fragmented the world, however intense the national rivalries, it is
an inexorable fact that we become more interdependent every day. I
believe that national sovereignties will shrink in the face of universal
interdependence. The sea, the great unifier, is man's only hope. Now,
as never before, the old phrase has a literal meaning: We are all
in the same boat." - Jacques Cousteau
Share with us...one ocean, one dream.
5 Part Series – Los Angeles Times
Published July 30 - Aug. 3, 2006
About This Series
Kenneth R. Weiss, a Los
Angeles Times staff member since 1990, has covered the California
coast and the oceans for the past five years.
Covering narrow policy disputes
over such issues as catch limits on fish and permissible
levels of ocean pollutants prompted him to think about the
long-term health of the seas. He was further inspired by
scientific lectures and papers describing a gradual but
profound transformation of the world's oceans, marked by
the decline of fish and marine mammals and the proliferation
of primitive life forms — algae, bacteria, jellyfish.
Weiss began reporting this
series in 2005 and traveled widely — to Australia,
Panama and Jamaica; to Midway, Palmyra Atoll and the Hawaiian
Islands; and up and down the coasts of California, Washington,
Florida and Georgia. He can be reached at email@example.com.
Times photographer Rick
Loomis, whose own travels have taken him around the world,
accompanied Weiss to most of those places.
Times reporter Usha
Lee McFarling contributed to the series. McFarling has worked
for the newspaper's science desk since 2000, covering earth
science and the space program. In recent years, she has
focused on climate change, particularly its effects on the
Tide of Toxins
Runoff from modern life is feeding an explosion of primitive
organisms. This 'rise of slime,' as one scientist calls it,
is killing larger species and sickening people.
MORETON BAY, AUSTRALIA -- The fireweed began each spring
as tufts of hairy growth and spread across the seafloor
fast enough to cover a football field in an hour.
When fishermen touched it, their skin broke out in searing
welts. Their lips blistered and peeled. Their eyes burned
and swelled shut. Water that splashed from their nets spread
the inflammation to their legs and torsos...
||Sentinels Under Attack
Toxic algae that poison the brain have caused strandings and
mass die-offs of marine mammals — barometers of the
SAN FRANCISCO -- After the last patient of the day walked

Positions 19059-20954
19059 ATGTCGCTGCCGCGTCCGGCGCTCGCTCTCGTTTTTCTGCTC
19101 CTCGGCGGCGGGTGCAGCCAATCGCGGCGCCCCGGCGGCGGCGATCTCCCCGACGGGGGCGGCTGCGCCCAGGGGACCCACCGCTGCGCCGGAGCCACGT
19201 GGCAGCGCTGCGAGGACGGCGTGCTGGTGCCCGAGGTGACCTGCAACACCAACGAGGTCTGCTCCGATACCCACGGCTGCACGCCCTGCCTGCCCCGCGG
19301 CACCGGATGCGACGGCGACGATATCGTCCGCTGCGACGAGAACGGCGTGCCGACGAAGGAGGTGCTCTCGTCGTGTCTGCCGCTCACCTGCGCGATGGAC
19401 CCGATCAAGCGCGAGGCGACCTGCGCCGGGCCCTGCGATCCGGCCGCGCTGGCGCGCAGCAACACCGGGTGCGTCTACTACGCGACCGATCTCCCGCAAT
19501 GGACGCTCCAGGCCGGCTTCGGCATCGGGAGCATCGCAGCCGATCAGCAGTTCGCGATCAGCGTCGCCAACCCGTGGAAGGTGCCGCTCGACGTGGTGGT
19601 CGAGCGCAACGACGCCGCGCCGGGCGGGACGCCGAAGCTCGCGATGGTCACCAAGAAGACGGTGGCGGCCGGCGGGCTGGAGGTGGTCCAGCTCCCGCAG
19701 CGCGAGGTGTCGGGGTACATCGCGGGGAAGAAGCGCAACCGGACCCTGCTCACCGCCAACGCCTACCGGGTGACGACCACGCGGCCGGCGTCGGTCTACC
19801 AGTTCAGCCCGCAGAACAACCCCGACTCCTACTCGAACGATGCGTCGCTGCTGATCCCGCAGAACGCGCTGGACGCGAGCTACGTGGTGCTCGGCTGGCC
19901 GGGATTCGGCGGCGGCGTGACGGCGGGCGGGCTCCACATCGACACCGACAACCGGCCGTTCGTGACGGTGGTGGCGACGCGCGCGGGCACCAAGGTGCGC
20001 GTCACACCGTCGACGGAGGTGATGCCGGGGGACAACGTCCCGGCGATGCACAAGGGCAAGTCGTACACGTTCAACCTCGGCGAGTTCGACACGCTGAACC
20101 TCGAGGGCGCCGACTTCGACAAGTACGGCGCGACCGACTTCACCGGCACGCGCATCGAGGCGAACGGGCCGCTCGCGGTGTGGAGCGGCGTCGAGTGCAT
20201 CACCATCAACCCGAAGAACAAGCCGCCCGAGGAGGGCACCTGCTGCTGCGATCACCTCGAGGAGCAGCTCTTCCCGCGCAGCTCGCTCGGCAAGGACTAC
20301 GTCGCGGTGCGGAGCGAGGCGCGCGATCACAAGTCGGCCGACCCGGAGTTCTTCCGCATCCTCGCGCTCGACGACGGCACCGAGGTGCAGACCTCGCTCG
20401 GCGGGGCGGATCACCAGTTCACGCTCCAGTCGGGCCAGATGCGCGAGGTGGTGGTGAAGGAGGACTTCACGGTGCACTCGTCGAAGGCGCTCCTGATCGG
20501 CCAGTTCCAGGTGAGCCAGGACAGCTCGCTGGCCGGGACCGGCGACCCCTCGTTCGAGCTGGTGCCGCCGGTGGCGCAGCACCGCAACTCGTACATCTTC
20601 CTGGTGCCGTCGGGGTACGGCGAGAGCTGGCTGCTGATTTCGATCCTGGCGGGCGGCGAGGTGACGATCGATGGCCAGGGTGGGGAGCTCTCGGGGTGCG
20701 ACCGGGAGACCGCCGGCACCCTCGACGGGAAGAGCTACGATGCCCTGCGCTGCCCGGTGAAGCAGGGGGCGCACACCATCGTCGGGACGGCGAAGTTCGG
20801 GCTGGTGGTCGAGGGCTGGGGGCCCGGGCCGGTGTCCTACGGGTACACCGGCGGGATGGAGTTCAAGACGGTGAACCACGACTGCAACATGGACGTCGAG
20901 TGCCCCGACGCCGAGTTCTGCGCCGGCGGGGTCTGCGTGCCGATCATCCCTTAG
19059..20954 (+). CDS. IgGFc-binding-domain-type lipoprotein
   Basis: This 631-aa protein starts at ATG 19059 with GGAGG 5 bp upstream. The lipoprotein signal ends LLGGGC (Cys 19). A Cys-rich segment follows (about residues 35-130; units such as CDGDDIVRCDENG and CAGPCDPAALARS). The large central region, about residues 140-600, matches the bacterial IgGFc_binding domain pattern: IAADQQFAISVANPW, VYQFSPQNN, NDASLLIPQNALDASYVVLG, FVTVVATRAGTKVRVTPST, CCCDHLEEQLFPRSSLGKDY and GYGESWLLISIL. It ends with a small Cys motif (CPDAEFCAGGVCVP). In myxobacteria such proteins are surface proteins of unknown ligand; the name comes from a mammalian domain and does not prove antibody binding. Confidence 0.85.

out the front of Raytel Medical Imaging clinic, veterinarian
Frances Gulland slipped an oversized animal crate through
the back door.
Inside was a California sea lion. The animal was emaciated,
disoriented and suffering from seizures...
||Dark Tides, Ill Winds
With sickening regularity, toxic algae blooms are invading
coastal waters. They kill sea life and send poisons ashore
on the breeze, forcing residents to flee.
LITTLE GASPARILLA ISLAND, FLA. -- All Susan Leydon has
to do is stick her head outside and take a deep breath of
sea air. She can tell if her 10-year-old son is about to
get sick. If she coughs or feels a tickle in the back of
her throat, she lays down the law: No playing on the beach.
No, not even in the yard. Come back inside. Now...
||Plague of Plastic Chokes
On Midway Atoll, 40% of albatross chicks die, their bellies
full of trash. Swirling masses of drifting debris pollute
remote beaches and snare wildlife.
MIDWAY ATOLL -- The albatross chick jumped to its feet,
eyes alert and focused. At 5 months, it stood 18 inches
tall and was fully feathered except for the fuzz that fringed
All attitude, the chick straightened up and clacked its
beak at a visitor, then rocked back and dangled webbed feet
in the air to cool them in the afternoon breeze...
||A Chemical Imbalance
Growing seawater acidity threatens to wipe out coral, fish
and other crucial species worldwide.
As she stared down into a wide-mouthed plastic jar aboard
the R/V Discoverer, Victoria Fabry peered into the future.
The marine snails she was studying — graceful creatures
with wing-like feet that help them glide through the water
— had started to dissolve...